- Filing of a formal objection to the regulation with the Registrar;
- Ordering the suspension of the effective date of the regulation until the end of the next regular session of the General Assembly. If the legislature takes no action, the regulation becomes effective.
In summary, there are no statutory provisions that would enable a governor to prohibit an agency or board from developing a regulation or “vetoing” its adoption. The most a governor can do formally would be to delay its effective date. Despite this formal lack of authority for the governor to block a regulation, no one that I talked to about this issue could remember a circumstance in which an agency or board adopted a regulation over a governor’s objections.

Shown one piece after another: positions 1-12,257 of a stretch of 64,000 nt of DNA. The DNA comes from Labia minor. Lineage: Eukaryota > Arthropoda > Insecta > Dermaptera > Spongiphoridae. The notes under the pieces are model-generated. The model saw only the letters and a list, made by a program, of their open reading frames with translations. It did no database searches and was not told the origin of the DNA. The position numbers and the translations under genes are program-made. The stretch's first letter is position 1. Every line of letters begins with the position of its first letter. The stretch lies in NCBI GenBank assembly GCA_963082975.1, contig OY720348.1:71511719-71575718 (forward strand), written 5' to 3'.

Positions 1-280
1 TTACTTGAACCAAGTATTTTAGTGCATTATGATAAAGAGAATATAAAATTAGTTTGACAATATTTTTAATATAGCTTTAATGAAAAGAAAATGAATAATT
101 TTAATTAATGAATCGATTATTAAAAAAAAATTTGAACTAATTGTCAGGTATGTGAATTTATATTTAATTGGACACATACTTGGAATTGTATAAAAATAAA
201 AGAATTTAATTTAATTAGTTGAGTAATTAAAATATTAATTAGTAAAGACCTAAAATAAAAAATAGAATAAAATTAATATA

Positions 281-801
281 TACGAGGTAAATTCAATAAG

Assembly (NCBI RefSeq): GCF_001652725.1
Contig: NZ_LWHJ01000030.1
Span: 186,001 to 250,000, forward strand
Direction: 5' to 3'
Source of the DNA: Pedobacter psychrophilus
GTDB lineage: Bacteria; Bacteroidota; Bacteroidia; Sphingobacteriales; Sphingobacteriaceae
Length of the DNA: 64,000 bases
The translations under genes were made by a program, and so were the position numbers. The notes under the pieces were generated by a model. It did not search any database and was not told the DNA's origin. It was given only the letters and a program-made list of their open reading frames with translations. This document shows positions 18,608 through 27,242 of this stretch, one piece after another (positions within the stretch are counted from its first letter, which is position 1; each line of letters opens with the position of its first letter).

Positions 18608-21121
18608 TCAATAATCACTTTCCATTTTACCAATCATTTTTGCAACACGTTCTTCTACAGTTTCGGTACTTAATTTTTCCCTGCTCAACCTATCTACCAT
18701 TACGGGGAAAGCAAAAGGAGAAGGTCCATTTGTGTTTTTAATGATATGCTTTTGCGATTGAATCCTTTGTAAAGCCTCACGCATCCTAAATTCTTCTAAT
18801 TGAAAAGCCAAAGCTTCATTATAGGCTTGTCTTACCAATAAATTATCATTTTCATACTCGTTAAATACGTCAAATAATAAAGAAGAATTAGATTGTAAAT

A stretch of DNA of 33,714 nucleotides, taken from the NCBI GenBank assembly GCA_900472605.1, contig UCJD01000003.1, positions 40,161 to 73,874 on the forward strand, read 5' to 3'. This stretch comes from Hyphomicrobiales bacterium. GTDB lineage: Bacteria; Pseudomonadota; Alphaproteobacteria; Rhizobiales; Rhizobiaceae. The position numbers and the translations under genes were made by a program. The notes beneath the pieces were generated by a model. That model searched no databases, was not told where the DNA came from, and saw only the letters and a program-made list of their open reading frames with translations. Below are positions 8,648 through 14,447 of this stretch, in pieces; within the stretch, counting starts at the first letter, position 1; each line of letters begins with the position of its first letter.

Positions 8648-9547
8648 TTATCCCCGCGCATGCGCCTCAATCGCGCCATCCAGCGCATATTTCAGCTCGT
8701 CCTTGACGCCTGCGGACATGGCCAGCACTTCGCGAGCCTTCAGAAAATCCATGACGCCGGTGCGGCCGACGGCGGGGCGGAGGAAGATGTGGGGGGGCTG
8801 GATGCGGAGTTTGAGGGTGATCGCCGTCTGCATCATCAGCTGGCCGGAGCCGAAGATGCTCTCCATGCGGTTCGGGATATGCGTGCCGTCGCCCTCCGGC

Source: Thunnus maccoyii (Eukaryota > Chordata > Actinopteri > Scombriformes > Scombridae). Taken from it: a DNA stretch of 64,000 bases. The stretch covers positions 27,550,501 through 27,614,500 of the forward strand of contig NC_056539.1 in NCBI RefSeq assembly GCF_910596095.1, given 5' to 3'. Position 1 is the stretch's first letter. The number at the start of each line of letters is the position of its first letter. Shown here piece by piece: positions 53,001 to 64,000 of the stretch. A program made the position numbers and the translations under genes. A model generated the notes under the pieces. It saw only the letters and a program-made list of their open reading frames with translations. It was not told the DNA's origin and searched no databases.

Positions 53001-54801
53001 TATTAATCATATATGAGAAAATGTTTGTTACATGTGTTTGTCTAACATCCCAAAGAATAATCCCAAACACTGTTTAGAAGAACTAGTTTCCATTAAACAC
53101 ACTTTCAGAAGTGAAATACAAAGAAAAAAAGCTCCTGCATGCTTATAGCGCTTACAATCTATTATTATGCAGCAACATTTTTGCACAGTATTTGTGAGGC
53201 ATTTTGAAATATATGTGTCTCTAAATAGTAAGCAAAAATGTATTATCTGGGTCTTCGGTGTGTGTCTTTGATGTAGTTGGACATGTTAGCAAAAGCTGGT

There are two related reasons for this actual power of the governor to control the regulatory process. First, the governor is the head of the Executive Branch and the agency heads serve at his pleasure. Consequently, no director of any agency without a regulatory board, such as the Department of State Police or the Department of General Services, is going to proceed with regulatory action against the wishes of the Governor. If he did, he would be looking for a new job very quickly.
Secondly, even those boards with clear statutory authority to promulgate regulations would be limited, in practical terms, as to what they could do. To develop new regulations, or even amendments to existing regulations, especially if those actions are more than technical, a board would need the assistance of agency staff. That staff would, understandably, be reluctant provide more assistance than minimally required by law in the face of gubernatorial opposition to the board’s actions.